BRUCE, Robert (1795-1864), of Kennet House, nr. Alloa, Clackmannan.

Published in The History of Parliament: the House of Commons 1820-1832, ed. D.R. Fisher, 2009
Available from Cambridge University Press



1820 - 24 June 1824

Family and Education

b. 8 Dec. 1795, 1st s. of Alexander Bruce of Kennet and Hugh,1 da. of Hugh Blackburn of Glasgow. educ. ?Eton 1811; ?St. John’s, Camb. 1813. m. (1) 12 Apr. 1825, Anne (d. 19 May 1846), da. of William Murray of Touchadam and Polmaise, Stirling, s.p.; (2) 22 Apr. 1848, Jane Dalrymple Hamilton, da. of Sir James Fergusson, 4th bt., of Kilkerran, Ayr, 1s. 1da. suc. fa. 1808. d. 13 Aug 1864.

Offices Held

Ensign 1 Ft. Gds. 1813, lt. and capt. 1821, ret. 1824.


Bruce’s ancestors had owned the Kennet estate since the mid-sixteenth century. His great-grandfather, Alexander Bruce, married in 1714 Mary Balfour, younger sister of Robert, 5th Lord Balfour of Burleigh, a convicted murderer who had escaped from custody in 1709 by disguising himself in his sister’s clothes. Balfour came out for the Pretender in the ’15, was attainted and died without issue in 1757. Mary Bruce died the following year and her sister Margaret died unmarried in 1769 when, but for the attainder, Alexander Bruce’s son Robert (Lord Kennet SCJ) would have succeeded her as Lord Balfour of Burleigh. His only surviving son Alexander was sometime a merchant in China before he inherited Kennet in 1785. On his death in 1808 his son Robert, the subject of this biography, became laird of Kennet at the age of 12. Bruce’s grandfather, Lord Kennet, had married a sister of the military hero, Sir Ralph Abercromby† (1734-1801) of Tullibody, whose widow was created Baroness Abercromby. Her son, George Abercromby†, who succeeded her in the peerage in 1821, may have had some responsibility for Bruce, his second cousin, during his minority. Bruce’s brief military career included service at Waterloo, where he was wounded. At the general election of 1820 he was returned unopposed for Clackmannanshire on Abercromby’s interest, as a locum for Abercomby’s only son, a minor.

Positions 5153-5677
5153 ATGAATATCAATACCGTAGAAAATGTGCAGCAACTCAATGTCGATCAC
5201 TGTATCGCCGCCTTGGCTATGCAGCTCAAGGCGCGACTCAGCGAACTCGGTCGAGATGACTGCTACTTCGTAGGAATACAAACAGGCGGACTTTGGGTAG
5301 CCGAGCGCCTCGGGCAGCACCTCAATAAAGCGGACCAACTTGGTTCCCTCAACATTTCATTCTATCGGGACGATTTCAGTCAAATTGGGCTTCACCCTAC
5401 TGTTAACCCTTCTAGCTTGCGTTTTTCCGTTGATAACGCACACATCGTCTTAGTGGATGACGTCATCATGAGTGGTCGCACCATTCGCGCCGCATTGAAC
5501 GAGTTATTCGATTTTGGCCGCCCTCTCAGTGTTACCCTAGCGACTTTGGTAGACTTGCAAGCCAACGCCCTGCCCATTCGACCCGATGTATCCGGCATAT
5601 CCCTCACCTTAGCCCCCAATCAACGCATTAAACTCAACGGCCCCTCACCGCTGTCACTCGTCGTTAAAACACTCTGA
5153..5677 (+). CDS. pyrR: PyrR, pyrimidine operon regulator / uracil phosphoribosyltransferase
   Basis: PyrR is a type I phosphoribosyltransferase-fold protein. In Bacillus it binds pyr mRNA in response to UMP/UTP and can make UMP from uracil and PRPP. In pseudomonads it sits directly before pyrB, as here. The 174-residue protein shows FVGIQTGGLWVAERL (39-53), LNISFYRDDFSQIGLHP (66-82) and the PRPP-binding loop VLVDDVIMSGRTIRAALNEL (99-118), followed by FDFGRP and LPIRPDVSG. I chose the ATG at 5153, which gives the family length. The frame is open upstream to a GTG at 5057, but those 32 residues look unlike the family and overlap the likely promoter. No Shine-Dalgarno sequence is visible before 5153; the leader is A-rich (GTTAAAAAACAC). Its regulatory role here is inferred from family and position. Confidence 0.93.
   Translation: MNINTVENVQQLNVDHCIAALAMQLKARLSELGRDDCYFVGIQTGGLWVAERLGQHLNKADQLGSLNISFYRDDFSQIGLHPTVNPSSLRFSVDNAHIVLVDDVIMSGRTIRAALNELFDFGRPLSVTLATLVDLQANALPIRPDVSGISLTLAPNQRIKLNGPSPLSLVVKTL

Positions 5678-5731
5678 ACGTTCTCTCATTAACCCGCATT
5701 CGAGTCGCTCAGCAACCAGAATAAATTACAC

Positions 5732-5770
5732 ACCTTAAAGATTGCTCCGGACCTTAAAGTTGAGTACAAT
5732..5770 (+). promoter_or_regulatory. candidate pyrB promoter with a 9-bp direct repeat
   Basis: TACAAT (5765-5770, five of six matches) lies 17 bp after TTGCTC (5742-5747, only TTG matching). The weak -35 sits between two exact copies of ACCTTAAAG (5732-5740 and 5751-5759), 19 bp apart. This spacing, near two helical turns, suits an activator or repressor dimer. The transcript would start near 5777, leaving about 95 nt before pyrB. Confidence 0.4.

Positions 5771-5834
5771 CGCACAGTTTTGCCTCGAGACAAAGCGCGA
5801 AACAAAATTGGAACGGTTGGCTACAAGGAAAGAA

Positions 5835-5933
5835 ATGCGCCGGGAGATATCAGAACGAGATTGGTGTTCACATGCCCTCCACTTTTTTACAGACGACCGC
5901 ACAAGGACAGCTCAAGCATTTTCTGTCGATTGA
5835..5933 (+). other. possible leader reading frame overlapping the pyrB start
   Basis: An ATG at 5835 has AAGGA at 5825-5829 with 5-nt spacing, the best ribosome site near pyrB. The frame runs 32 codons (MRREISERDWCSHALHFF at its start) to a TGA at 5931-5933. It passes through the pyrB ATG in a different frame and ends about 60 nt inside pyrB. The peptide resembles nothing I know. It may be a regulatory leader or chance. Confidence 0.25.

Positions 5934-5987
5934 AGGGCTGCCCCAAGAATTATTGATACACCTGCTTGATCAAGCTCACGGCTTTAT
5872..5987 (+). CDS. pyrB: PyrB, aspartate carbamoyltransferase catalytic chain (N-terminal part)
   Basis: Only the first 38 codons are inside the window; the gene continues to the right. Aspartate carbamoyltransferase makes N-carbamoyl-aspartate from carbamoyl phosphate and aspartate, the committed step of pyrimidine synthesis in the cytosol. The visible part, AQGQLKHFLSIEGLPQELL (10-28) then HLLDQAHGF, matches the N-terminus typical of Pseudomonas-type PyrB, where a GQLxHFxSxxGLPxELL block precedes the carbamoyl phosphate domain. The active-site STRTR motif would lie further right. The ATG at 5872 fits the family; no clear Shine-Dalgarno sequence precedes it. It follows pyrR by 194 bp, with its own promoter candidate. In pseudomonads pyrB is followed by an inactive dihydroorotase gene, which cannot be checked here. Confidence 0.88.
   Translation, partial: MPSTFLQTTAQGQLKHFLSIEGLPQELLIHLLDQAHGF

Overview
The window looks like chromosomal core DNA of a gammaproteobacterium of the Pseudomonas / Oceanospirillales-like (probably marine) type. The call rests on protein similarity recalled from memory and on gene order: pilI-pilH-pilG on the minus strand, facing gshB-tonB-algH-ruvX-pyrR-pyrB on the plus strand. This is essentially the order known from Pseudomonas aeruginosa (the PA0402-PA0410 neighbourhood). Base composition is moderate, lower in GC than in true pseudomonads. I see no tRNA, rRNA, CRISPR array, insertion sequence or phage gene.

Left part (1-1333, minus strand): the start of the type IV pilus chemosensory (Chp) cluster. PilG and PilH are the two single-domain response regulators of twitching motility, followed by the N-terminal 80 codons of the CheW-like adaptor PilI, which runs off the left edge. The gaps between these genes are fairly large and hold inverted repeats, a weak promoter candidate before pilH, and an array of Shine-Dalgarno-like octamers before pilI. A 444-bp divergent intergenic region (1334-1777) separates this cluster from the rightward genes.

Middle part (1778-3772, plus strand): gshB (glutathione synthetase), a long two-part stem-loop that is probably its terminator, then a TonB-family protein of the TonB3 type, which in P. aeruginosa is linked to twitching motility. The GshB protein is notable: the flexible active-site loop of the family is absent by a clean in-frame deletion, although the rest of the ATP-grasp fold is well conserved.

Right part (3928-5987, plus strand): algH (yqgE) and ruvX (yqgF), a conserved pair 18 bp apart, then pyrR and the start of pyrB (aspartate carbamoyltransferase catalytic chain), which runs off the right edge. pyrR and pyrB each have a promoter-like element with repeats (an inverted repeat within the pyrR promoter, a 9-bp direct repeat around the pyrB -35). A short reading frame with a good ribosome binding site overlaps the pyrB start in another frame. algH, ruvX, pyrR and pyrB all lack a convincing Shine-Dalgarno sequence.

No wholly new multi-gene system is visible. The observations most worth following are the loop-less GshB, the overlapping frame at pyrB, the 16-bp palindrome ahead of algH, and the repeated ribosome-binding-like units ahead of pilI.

He gave general support to Lord Liverpool’s administration, but occasionally took an independent line. He voted against economies in revenue collection, 4 July 1820, and in defence of ministers’ conduct towards Queen Caroline, 6 Feb. 1821. He was one of the Scottish county Members who divided for repeal of the additional malt duty, 21 Mar., and he stood his ground when government exerted themselves to defeat the repeal bill, 3 Apr. 1821. He voted against the disfranchisement of ordnance officials, 12 Apr., and parliamentary reform, 9, 10 May 1821. He divided against the opposition’s call for more extensive tax reductions, 21 Feb., but voted for admiralty economies, 1 Mar., and a cut in the army estimates, 20 Mar. 1822. He voted against abolition of one of the joint-postmasterships, 13 Mar., and inquiry into the lord advocate’s dealings with the Scottish press, 25 June 1822. He sided with government against repeal of the assessed taxes, 10, 18 Mar., and of the Foreign Enlistment Act, 16 Apr., and against Scottish parliamentary reform, 2 June, and inquiry into the currency, 12 June 1823. He voted against the production of information on the Dublin Orange theatre riot, 24 Mar., but was one of the anti-Catholics (he had voted against relief, 28 Feb. 1821, 30 Apr. 1822) who divided with opposition to secure an investigation of the prosecution of the miscreants, 22 Apr. 1823. He voted against reform of Edinburgh’s representation, 26 Feb. 1824. He presented constituency petitions against the duty on notaries’ licences, 5 Apr., for the abolition of slavery, 11 May, and against the beer bill, 13 May 1824.2